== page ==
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##### Re: Possible new cargo alocation method.
« Reply #18 on: November 14, 2018, 06:50:04 PM »
I've been thinking... wouldn't an easier solution be to just increase the requirements for HC? Triple the space required per m3 and maybe even put a min weight restriction per m3 used. That would hurt the the 757PF the most because you wouldn't be able too load as much HC and thus reduce their worth flying VLH routes that would generally be suited to VLG aircraft.

Also, I think Med aircraft should be able to carry HC - if we apply the above restrictions. You could fly a very limited amount of HC due to space/weight requirements.

Talentz
Co-founder and Managing member of: The Star Alliance Groupâ„˘ - A beta era, multi-brand alliance.

#### JumboShrimp

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##### Re: Possible new cargo alocation method.
« Reply #19 on: November 14, 2018, 09:16:55 PM »
I've been thinking... wouldn't an easier solution be to just increase the requirements for HC? Triple the space required per m3 and maybe even put a min weight restriction per m3 used. That would hurt the the 757PF the most because you wouldn't be able too load as much HC and thus reduce their worth flying VLH routes that would generally be suited to VLG aircraft.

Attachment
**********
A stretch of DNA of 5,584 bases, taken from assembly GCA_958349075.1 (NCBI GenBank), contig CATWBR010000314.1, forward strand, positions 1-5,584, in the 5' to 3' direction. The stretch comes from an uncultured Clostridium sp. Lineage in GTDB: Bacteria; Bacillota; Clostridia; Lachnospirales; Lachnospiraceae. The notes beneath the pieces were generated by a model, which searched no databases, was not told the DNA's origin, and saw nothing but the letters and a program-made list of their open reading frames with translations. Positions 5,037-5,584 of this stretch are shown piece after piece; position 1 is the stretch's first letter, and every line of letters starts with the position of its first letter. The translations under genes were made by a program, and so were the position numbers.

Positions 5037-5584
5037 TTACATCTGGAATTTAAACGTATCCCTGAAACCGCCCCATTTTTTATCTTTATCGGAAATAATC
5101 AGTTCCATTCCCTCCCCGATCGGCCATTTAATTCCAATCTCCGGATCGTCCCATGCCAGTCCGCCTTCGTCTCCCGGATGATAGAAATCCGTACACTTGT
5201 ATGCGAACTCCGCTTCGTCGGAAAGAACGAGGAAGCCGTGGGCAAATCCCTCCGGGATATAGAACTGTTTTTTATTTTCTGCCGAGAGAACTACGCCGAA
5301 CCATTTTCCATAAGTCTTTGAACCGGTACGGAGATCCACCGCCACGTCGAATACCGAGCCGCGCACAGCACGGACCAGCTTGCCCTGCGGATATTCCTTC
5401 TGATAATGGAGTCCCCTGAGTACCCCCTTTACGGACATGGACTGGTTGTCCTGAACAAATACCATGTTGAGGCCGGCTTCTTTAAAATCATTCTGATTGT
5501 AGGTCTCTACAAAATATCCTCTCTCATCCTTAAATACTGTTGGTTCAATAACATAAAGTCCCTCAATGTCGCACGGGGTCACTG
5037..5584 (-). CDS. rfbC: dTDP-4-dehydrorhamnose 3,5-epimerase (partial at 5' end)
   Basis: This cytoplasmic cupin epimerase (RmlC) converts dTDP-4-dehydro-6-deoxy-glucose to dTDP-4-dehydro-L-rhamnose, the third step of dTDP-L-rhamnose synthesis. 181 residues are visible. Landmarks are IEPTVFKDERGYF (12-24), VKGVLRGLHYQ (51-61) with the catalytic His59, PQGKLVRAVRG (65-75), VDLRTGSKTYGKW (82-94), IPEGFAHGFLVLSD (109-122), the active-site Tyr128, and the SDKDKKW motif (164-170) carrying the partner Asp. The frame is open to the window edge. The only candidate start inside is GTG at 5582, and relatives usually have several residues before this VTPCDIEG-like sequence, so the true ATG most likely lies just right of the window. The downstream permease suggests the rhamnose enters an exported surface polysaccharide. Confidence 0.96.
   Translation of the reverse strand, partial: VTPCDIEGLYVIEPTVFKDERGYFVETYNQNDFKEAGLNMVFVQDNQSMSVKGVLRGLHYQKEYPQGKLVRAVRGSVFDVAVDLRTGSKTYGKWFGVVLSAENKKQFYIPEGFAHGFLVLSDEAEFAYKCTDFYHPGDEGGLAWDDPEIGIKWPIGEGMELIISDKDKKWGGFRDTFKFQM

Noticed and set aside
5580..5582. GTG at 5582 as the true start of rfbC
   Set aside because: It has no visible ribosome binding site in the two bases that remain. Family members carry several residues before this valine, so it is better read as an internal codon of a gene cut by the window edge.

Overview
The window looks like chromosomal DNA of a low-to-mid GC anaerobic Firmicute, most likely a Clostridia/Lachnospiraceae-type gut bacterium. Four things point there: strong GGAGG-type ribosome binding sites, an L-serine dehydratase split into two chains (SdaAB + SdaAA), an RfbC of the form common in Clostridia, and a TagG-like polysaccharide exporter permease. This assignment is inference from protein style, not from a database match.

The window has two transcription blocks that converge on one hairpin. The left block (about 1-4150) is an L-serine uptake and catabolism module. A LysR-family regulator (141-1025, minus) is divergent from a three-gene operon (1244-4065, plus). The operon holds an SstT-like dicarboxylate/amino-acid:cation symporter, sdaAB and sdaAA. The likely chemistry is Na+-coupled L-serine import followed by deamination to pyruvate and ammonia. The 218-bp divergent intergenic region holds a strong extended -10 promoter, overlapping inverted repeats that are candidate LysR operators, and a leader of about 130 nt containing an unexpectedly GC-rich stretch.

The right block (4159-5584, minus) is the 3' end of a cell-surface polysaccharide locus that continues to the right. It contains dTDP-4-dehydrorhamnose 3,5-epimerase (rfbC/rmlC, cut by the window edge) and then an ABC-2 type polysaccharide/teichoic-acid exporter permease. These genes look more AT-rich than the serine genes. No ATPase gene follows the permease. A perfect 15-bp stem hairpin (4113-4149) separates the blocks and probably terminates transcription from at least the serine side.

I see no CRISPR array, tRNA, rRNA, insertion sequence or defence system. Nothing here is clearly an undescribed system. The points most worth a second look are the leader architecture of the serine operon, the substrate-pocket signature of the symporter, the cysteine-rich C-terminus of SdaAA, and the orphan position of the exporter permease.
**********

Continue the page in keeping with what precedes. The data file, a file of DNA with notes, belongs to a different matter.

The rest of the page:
Also, I think Med aircraft should be able to carry HC - if we apply the above restrictions. You could fly a very limited amount of HC due to space/weight requirements.

Talentz

But that would also limit the effectiveness for 757 where it is a good solution - say route with demand between 30-40k.

I think the problem (that I was looking to solve) was 757F being 3x as effective on route with 100k routes than 777F or 747F.  If 3x 757F were only 1x as effective (not 3x as effective) as those larger aircraft, then the very large aircraft would be fine.